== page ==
Friday, April 5, 2013

On Marriage

There’s been a lot of talk recently about marriage - how it should be defined, and who should be allowed to marry. Religious people have stated that it’s a religious commitment between a man, a woman, and God and the state should not be allowed to redefine it. Others insist that if two people love each other, they should be allowed to marry and the religious people should mind their own business. 

Even though I’m a Christian, I tend toward the latter, and this is my attempt to explain why.

From what I’ve seen, the primary evidence in favor of marriage being a holy, God designed institution is Genesis 2:24, but I, personally, never took the same meaning from that verse that others did. For one thing, it clearly does not explicitly say that God created marriage. Any understanding to that effect is strictly implicit. 

Secondly, the language of verse 24 just doesn’t seem to flow naturally from the previous verses. It has a peculiar “added in” feeling to it. The text goes from verses 21 and 22, with God creating the woman and presenting her to the Adam, to verse 23, with Adam saying he’ll call her woman because she was taken out of man, to go suddenly to verse 24, “Therefore shall a man leave his father and his mother, and shall cleave unto his wife: and they shall be one flesh. ”  Huh? Where did that come from? It just seems like a jump to me.

Add to that the fact that the word translated “wife” here is actually a word that basically means woman, or female person, and interestingly (at this point in Genesis) a mortal female person. “Cleave” means to abide, or live with, but has the connotation of (the woman) having been pursued and caught.

Another reason it doesn’t seem to logically follow (at least to me) is that why does it even suggest what happened to Adam as the reason for “...a man shall leave his father and his mother...”? Adam had neither a father (other than God) nor a mother. 

At this point, I’ll admit that all my dissension with the prevailing thought on this passage was challenged, for a while, by chapter 19 of Matthew where Jesus himself quotes this passage. After a while, I realized that Jesus quoted this for a very specific reason. He was responding to the Pharisees’ question about divorce - why did he (Jesus) teach against it when Moses allowed it. Jesus used a passage of scripture that they were very familiar with in order to make his point.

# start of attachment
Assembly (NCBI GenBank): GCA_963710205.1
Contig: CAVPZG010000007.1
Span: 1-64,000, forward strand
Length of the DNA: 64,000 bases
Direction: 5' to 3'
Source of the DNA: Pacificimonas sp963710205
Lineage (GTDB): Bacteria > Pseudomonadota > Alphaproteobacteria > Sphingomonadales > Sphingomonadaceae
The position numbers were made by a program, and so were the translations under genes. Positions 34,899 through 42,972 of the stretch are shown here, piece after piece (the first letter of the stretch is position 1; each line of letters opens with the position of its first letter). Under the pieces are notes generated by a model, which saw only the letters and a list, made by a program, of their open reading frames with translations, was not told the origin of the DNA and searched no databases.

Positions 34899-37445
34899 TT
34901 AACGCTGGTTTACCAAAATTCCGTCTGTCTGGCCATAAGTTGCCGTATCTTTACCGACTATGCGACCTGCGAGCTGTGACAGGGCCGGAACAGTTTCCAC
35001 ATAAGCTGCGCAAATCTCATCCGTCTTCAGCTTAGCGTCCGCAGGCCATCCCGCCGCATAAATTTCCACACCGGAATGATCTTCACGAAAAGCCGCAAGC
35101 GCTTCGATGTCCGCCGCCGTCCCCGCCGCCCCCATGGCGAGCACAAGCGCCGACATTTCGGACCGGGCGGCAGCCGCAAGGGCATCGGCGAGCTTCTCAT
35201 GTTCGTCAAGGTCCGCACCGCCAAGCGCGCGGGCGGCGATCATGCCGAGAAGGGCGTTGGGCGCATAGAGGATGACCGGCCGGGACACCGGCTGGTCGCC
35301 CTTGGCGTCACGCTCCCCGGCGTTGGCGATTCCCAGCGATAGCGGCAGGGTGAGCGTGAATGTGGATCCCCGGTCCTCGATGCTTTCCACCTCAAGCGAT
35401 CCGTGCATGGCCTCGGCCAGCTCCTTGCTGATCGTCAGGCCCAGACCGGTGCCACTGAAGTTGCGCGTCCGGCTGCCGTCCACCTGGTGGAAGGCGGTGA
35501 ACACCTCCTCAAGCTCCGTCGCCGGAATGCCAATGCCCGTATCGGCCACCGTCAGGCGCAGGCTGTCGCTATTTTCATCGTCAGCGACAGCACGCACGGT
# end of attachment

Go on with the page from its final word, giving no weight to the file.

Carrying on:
That sort of got me off the hook, but I admit that it’s not entirely satisfactory. However, I still cannot reconcile Genesis 2 with the assertion that God created marriage. God created one man and one woman. What would anyone reasonably expect to happen?

I struggled with this view (disagreeing with most other Christians) for a long time. Then, as I was researching my family history I found some solace.

My immigrant ancestors were Puritans of Massachusetts. Well, as I was researching them, I learned that the Puritan view of marriage was that it was an entirely civil affair, and not at all a religious one. I think it’s an understatement to say the Puritans were not known as a particularly secular crowd. Everything was known and experienced through the filter of their religion - and yet, THEY thought marriage was a civil thing.

As with all other things related to the Puritans, it wasn’t as simple as that. Like I said, everything in their lives was affected by their religious views, and this was no different. For example, they were not allowed to marry outside the church (but that had civil and cultural meaning {homogeneity} more than religious), and once married, they were not allowed to divorce (because they considered the family as the foundation of society). So it was a little complicated, but the marriage itself was civil in nature.

One more slightly tangential thought before I conclude. I often hear marriage referred to as a covenant. I’m not sure where this started, but if we accept that idea, it’s has some very intriguing implications. 

A covenant is, in essence, a promise or oath on steroids. Adam and Eve made no oath of marriage - they didn’t need to. Eve was formed from a part of Adam. They were literally one flesh. That’s not the case with us, which is why we need to take an oath (or make a covenant) of marriage. 

When we do take the oath of marriage, we usually say something to the effect of “forsaking all others”. In the case of Adam and Eve, there were no others. Unless you use the extreme argument that Adam could have refused Eve and lived alone (but maybe not - she was part of him), then you must conclude that Adam really had no choice. We do. And that’s where the covenant is supposed to come in. But all things being equal (and civil/secular), I see no reason that couples seen as unconventional can’t take a similar oath.  

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